FIRST * * *
SECOND * * *
THIRD * * *
FOURTH * * *
2. If the above method does not satisfactorily resolve the difference as to the meaning and application of the Agreement, the grievance as written shall, at the request of either party, be submitted to arbitration, provided that the intention of either party to arbitrate must be given in writing within ten (10) working days following the Fourth Step Meeting or the matter will be considered closed. * * *"
In the absence of any express provision excluding a particular grievance from arbitration, only the most forceful evidence of a purpose to exclude a claim from arbitration can prevail. United Steelworkers of America v. Warrior & Gulf Navigation Co., supra. No such evidence which this Court can consider has been presented.
The Court is aware of the legal thesis, consistent with national labor policy, that parol evidence is not admissible to alter, change, or modify the understanding of the union and the employer. See Gatliff Coal Co. v. Cox, 152 F.2d 52 (6th Cir. 1945); Lewis v. Lowry, 322 F.2d 453 (4th Cir. 1963); Lewis v. Mears, 297 F.2d 101 (3d Cir. 1962); Lewis v. Owens, 338 F.2d 740 (6th Cir. 1964). The only exception which has been recognized as to the introduction of parol evidence allows a party to establish that the collective bargaining agreement was never consummated or never came into existence because a condition precedent never occurred. Lewis v. Mears, supra. A careful reading of the authorities which support the legal principles just discussed reveals that in no instance was there a question as to whether the matter in dispute would be a proper subject for arbitration.
Thus, while there is a most viable rule of law which precludes consideration of oral agreements in the interpretation of collective bargaining agreements so as to suppress industrial strife, there is a countervailing rule of law on the other side of the scale of justice which precludes a court from interpreting some aspect of a collective bargaining agreement where the parties have agreed to arbitrate their differences as to that aspect. This also reflects national labor policy in the sense that arbitration serves to minimize industrial strife and should be given full play where the parties have chosen it. United Steel-workers of America v. American Manufacturing Company, supra.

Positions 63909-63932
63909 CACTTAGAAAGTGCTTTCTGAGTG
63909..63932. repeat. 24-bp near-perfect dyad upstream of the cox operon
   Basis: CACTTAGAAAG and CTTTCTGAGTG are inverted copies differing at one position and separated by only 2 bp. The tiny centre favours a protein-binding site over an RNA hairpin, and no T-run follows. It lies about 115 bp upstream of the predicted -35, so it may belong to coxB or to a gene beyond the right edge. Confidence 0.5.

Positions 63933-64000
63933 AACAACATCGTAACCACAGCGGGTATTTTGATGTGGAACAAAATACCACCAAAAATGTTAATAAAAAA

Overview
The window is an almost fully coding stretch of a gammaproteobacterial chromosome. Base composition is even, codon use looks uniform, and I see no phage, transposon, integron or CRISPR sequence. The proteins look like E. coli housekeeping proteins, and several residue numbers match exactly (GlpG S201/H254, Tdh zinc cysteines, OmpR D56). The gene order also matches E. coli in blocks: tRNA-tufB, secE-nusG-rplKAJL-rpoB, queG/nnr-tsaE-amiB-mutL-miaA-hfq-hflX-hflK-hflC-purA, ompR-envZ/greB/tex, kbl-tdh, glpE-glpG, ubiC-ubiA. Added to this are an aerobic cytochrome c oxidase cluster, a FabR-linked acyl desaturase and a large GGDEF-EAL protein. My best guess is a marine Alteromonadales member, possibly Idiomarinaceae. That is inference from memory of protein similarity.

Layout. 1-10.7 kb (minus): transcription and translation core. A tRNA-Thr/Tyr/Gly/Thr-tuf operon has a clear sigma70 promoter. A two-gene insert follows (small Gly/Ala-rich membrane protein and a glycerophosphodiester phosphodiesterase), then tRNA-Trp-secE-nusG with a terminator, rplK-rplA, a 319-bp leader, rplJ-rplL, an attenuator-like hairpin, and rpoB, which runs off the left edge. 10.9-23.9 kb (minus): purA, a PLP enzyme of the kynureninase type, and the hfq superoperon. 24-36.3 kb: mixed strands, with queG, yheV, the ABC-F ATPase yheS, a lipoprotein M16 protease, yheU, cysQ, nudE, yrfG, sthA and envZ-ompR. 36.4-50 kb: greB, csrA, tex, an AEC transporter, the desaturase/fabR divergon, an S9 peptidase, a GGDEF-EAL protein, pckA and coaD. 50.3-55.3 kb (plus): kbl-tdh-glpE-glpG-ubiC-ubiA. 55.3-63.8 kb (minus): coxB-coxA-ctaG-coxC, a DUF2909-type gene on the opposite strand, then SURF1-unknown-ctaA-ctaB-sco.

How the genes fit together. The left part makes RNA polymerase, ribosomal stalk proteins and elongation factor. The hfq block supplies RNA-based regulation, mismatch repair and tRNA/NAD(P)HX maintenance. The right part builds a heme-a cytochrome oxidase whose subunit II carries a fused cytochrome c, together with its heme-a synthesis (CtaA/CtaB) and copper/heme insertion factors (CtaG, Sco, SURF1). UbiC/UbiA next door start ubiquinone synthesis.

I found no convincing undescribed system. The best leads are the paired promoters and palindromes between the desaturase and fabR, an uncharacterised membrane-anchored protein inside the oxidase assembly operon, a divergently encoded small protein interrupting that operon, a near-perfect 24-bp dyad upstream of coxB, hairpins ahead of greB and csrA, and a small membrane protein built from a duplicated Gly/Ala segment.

The contract here contains a no-strike provision as well as a no-lockout provision. The agreement to process grievances, as previously noted, includes an agreement to arbitrate all differences relating to the meaning and application of the agreement, when all prior steps in the grievance process have failed. In view of such a broad arbitration clause, only the most forceful evidence of a purpose to exclude a claim from arbitration can prevail against a demand for arbitrating the dispute. Acme Markets, Inc. v. Retail Clerks International Union, Local 1357, 235 F. Supp. 814 (E.D. Pa. 1964), aff'd. 344 F.2d 330 (3d Cir. 1965). Even though the assertion has been made here that the union is now seeking to arbitrate what it has voluntarily bargained away in negotiations, the claim is nevertheless arbitrable. Association of Westinghouse Salaried Employees v. Westinghouse Electric Corporation, 283 F.2d 93 (3d Cir. 1960).
If the parties had wished to limit the scope of arbitration and remove the pay scale from such consideration, they could validly have done so. Boeing Company v. International Union, United Automobile, Aerospace and Agricultural Implement Workers of America, 349 F.2d 412 (3d Cir. 1965). See also Boeing Company v. International Union, United Automobile, Aerospace and Agricultural Implement Workers of America, 370 F.2d 969 (3d Cir. 1967).
In view of the foregoing, I must conclude that since a dispute exists between the parties as to the wage rates that certain employees should be paid under the collective bargaining agreement, the preliminary injunction is required to be granted and the parties directed to resort to arbitration.
Findings of fact and conclusions of law have not been separately stated, but are contained in the body of this opinion as authorized by F.R. Civ. P. 52(a).
An appropriate order is entered.